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 Taken from Coser, 1971, p. 99.
 Thesis, antithesis and synthesis were not Hegel’s preferred terminology for his theory, rather they serve as a ‘caricature’ of the idea when explaining the dialectic and, thus, are often misunderstood. A better description is the process of shifting from an inner contradiction to higher-level integration or unification (Stern, 2010).
 The discussion of different models of capitalism is itself interesting and extensive but is not the intention of this essay. For models/ varieties of capitalism see Coates, 2000 and Amable, 2003.
 For discussion on the historical context of capitalist development and the inner contradictions leading to the demise of capitalism’s success see Brenner, 1991.
 Norberg specifically refers to economic development and consumption power as a measure of individual poverty, which in itself is a limited indicator. Furthermore, the assumption that poor people getting richer automatically justifies an economic system is dubious, see John Rawls, Theory of Justice. (Rawls, 1971).
 This freedom largely equates to privatisation and competition. For an in depth critique of this definition of freedom see Zygmunt Bauman Liquid Life (Bauman, 2005).
 See Naomi Klein, The Shock Doctrine (Klein, 2008).
 In the traditional sense alienation is the coming apart of the essence and existence. In the case of Marx, the essence and existence of human beings (Wolff, 2010). For analysis of alienation see eg Wolff, 2002.
 Locke’s work had a major influence on the United States Constitution, however, even here Locke’s view on the right to life, liberty and estate was amended to life, liberty and the pursuit of happiness (Sandell, 2010).
 Fukuyama uses the term ‘western liberalism’ in place of U.S. capitalism but the two phrases can largely be used to describe the same political economic system of globalised capitalism.
 According to Martin Wolf in Why Globalisation Works (2004, pp. 45-46), Adam Smith’s metaphor of the ‘invisible hand’ is as illuminating as ever. He argues that although people may find it difficult to trust a system where ‘no-one is in charge’, a free market is the only way to mobilise an army of inventors, designers, producers and distributors while intermediaries (using financial instruments such as bank deposits, bonds and derivatives) provide the investment capital necessary to fund them.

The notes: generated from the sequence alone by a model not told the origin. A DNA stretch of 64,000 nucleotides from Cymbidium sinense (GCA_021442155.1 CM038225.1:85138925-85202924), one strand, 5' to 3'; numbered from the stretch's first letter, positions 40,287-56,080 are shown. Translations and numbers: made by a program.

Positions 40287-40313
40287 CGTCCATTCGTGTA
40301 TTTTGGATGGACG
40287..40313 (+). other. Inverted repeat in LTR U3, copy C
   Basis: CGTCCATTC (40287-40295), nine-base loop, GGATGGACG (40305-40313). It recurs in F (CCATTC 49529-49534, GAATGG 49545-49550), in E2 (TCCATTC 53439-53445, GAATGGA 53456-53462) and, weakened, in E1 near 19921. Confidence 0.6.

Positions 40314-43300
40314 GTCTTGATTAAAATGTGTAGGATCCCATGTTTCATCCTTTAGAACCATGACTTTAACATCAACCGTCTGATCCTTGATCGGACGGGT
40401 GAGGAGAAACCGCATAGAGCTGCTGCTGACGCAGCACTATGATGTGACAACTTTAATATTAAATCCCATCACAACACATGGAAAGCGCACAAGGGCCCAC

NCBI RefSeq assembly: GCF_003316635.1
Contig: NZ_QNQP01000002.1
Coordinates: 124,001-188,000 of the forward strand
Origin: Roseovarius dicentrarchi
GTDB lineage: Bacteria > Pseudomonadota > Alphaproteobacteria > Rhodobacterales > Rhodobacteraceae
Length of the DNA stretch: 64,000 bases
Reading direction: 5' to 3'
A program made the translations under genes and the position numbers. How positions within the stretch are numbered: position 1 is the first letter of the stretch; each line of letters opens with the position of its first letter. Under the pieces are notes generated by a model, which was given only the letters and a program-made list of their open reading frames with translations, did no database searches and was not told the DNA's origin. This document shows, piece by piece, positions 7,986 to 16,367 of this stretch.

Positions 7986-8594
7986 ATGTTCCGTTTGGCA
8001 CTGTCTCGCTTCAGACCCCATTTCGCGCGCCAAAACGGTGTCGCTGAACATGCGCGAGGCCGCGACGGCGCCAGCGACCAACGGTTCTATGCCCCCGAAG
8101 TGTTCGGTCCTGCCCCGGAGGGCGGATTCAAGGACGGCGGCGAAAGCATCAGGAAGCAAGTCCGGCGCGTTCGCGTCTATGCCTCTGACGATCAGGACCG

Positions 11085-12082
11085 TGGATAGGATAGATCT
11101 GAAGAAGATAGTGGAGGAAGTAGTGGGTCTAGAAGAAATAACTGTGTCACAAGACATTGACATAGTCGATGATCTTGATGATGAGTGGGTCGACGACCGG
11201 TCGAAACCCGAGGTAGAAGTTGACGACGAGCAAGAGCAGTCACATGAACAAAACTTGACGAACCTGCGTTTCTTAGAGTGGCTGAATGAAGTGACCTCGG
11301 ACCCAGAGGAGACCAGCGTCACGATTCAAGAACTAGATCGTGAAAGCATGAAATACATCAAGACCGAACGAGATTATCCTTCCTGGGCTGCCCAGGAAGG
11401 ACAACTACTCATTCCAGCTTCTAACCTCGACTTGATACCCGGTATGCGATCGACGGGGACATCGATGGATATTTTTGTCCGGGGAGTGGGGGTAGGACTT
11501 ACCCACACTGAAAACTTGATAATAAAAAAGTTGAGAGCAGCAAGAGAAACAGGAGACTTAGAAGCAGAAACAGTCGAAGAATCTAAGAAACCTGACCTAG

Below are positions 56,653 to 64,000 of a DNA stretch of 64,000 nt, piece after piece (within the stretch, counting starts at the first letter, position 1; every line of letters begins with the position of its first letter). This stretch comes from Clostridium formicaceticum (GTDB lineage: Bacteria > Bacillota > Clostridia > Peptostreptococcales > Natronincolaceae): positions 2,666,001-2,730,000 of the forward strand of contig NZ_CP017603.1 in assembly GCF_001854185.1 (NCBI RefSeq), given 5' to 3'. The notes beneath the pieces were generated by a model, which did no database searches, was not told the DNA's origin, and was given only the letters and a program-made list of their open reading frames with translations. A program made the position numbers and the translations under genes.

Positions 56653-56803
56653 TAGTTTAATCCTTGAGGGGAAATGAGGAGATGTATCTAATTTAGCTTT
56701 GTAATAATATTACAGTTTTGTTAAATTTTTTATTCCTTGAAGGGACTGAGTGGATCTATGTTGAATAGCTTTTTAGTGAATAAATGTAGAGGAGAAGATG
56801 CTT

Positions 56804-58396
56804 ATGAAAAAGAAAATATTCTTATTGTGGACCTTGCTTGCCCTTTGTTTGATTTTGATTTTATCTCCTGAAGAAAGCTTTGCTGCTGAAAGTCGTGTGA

While Wolf (2004, pp. 64-65) claims that the state should have a role in the protection of private property and in the management of the state’s own funds, he believes that current governments have far too much involvement in sectors that they should not (and cannot efficiently) govern. Joseph Stiglitz (2006, p. iiv), however, argues that this idea of market fundamentalism is not only socially unacceptable, but has also lost almost all intellectual backing.
 A current example of this is the ‘Tea Party’ movement (Elverton-Dixon, 2010).
 It is not the intention of this essay to discuss the history of Marxism, revolution and wars, or the success and/ or failure of communist states in the twentieth century. For more information on this subject see eg McLellan, 1998.
 The proposed alternatives to capitalism are extensive and varied, and thus are beyond the scope of this essay. For some examples see – Callinicos, 2003, Elster & Moene, 1989, or Soper, 2008.
 For a Marxist analysis of capitalism, value and exploitation see Hodgson, 1982.
 In addition, organisations such as the World Bank and the International Monetary Fund have been heavily criticised for their dogmatic and misguided economic policy. This subject is an important part of the criticism of U.S. capitalism but is far too extensive for this report. For more information see Stiglitz,